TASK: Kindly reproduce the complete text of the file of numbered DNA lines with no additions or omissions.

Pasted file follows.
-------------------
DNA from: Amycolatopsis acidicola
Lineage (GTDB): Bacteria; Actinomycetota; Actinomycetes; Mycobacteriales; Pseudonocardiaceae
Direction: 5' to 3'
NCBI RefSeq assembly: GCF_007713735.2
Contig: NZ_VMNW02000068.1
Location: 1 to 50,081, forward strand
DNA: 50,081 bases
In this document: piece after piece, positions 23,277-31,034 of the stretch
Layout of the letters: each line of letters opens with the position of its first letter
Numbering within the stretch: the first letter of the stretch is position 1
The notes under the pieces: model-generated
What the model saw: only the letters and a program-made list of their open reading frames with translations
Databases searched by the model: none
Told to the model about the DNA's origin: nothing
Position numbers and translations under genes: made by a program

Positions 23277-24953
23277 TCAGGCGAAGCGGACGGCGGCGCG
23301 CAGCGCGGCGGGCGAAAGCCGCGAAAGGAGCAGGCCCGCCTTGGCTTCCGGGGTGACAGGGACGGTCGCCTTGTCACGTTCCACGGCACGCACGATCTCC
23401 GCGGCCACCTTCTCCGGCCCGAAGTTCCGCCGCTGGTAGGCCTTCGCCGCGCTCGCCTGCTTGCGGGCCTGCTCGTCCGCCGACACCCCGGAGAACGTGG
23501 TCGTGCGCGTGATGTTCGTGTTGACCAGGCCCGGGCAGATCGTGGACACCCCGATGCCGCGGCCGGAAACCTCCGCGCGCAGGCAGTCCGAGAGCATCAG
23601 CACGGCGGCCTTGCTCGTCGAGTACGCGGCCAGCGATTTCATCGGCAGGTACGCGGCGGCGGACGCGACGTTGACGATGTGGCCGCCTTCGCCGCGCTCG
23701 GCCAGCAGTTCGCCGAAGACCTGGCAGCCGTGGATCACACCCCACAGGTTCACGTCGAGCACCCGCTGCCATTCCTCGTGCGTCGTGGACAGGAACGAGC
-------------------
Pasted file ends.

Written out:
DNA from: Amycolatopsis acidicola
Lineage (GTDB): Bacteria; Actinomycetota; Actinomycetes; Mycobacteriales; Pseudonocardiaceae
Direction: 5' to 3'
NCBI RefSeq assembly: GCF_007713735.2
Contig: NZ_VMNW02000068.1
Location: 1 to 50,081, forward strand
DNA: 50,081 bases
In this document: piece after piece, positions 23,277-31,034 of the stretch
Layout of the letters: each line of letters opens with the position of its first letter
Numbering within the stretch: the first letter of the stretch is position 1
The notes under the pieces: model-generated
What the model saw: only the letters and a program-made list of their open reading frames with translations
Databases searched by the model: none
Told to the model about the DNA's origin: nothing
Position numbers and translations under genes: made by a program

Positions 23277-24953
23277 TCAGGCGAAGCGGACGGCGGCGCG
23301 CAGCGCGGCGGGCGAAAGCCGCGAAAGGAGCAGGCCCGCCTTGGCTTCCGGGGTGACAGGGACGGTCGCCTTGTCACGTTCCACGGCACGCACGATCTCC
23401 GCGGCCACCTTCTCCGGCCCGAAGTTCCGCCGCTGGTAGGCCTTCGCCGCGCTCGCCTGCTTGCGGGCCTGCTCGTCCGCCGACACCCCGGAGAACGTGG
23501 TCGTGCGCGTGATGTTCGTGTTGACCAGGCCCGGGCAGATCGTGGACACCCCGATGCCGCGGCCGGAAACCTCCGCGCGCAGGCAGTCCGAGAGCATCAG
23601 CACGGCGGCCTTGCTCGTCGAGTACGCGGCCAGCGATTTCATCGGCAGGTACGCGGCGGCGGACGCGACGTTGACGATGTGGCCGCCTTCGCCGCGCTCG
23701 GCCAGCAGTTCGCCGAAGACCTGGCAGCCGTGGATCACACCCCACAGGTTCACGTCGAGCACCCGCTGCCATTCCTCGTGCGTCGTGGACAGGAACGAGC